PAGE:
This last meal Jesus shared with his disciples stood out in their memory, capturing the imagination of generations of disciples right up to ourselves. He did more than share his vision with the disciples; he gave them himself in a way he had never done before, and in a way that anticipated the death he would die for them and for all, on the following day. In giving himself in the form of the bread and wine of the meal, he was declaring himself to be their food and drink. In calling on them to take and eat, to take and drink, he was asking them to take their stand with him, to give themselves to him as he was giving himself to them.
It was because of that supper and of what went on there that we are here in this church today. Jesus intended his last supper to be a beginning rather than an end. It was the first Eucharist. Ever since that meal, the church has gathered regularly in his name, to do and say what he did and said at that last supper–taking bread and wine, blessing both, breaking the bread and giving both for disciples to eat and drink.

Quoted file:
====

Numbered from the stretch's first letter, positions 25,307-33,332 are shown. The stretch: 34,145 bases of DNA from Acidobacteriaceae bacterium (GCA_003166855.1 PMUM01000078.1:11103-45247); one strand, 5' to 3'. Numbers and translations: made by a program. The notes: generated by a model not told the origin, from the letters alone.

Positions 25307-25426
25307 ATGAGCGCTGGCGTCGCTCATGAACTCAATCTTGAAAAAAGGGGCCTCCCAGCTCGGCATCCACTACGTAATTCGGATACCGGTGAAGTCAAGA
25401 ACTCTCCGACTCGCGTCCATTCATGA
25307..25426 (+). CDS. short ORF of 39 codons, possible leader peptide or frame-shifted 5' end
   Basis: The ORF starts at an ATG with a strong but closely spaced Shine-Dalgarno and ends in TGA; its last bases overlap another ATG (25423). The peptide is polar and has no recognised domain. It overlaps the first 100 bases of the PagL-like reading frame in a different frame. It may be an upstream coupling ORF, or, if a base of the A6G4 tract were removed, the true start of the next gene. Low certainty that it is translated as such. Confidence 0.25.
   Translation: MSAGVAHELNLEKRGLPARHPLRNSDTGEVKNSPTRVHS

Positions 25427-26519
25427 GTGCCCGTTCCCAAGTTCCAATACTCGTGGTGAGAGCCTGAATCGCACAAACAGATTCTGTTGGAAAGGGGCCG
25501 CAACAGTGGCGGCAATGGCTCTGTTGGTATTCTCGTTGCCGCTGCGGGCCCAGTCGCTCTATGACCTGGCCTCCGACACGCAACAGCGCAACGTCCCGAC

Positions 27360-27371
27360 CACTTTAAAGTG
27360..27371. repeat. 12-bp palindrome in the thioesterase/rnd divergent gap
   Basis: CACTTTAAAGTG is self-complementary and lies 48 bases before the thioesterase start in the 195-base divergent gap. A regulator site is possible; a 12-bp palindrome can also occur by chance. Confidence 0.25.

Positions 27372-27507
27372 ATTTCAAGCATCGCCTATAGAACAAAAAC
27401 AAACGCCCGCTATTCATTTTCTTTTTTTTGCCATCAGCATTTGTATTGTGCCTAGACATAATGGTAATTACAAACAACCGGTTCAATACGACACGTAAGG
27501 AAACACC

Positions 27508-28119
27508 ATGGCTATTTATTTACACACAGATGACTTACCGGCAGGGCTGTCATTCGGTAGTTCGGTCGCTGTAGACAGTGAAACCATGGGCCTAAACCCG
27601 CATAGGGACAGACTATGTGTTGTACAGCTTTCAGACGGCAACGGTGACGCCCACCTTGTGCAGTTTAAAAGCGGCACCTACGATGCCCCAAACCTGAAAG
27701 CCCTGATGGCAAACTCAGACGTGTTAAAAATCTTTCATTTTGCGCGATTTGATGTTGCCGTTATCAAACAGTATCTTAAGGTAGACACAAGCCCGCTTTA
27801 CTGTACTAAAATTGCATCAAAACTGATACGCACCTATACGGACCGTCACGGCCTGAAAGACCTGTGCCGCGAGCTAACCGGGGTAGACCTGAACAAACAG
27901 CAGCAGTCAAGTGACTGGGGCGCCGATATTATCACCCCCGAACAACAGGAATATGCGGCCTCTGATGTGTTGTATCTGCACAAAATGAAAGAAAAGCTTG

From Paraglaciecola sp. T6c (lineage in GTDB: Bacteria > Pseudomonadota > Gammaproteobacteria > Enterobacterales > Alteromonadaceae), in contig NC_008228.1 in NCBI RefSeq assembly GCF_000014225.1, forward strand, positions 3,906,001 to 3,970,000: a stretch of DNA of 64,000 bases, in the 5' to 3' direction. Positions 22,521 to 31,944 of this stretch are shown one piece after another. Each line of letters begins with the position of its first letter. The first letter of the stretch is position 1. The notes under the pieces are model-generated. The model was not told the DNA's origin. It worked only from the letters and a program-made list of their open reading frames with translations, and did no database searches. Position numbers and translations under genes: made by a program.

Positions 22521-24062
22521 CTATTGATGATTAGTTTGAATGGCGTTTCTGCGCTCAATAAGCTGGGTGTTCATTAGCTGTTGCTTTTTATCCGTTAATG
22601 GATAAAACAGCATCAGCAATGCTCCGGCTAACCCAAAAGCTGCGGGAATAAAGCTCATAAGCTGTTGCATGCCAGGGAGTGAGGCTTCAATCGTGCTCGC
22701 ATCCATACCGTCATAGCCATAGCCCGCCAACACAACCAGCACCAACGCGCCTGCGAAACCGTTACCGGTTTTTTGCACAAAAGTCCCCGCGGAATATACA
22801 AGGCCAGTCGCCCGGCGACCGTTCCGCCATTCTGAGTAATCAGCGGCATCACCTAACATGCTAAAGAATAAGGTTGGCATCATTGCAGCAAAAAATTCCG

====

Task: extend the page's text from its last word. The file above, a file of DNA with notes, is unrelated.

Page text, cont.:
Jesus continues to give himself as food and drink to his followers. He also continues to put it up to his followers to take their stand with him, to take in all he stands for, living by his values, walking in his way, even if that means the cross. Whenever we come to Mass and receive the Eucharist, we are making a number of important statements. We are acknowledging Jesus as our bread of life, as the one who alone can satisfy our deepest hungers. We are also declaring that we will throw in our lot with him, as it were, that we will follow in his way and be faithful to him all our lives, in response to his faithfulness to us. In that sense, celebrating the Eucharist is not something we do lightly. Our familiarity with the Mass and the frequency with which we celebrate it can dull our senses to the full significance of what we are doing. Every time we gather for the Eucharist, we find ourselves once more in that upper room with the first disciples, and the last supper with all it signified is present again to us.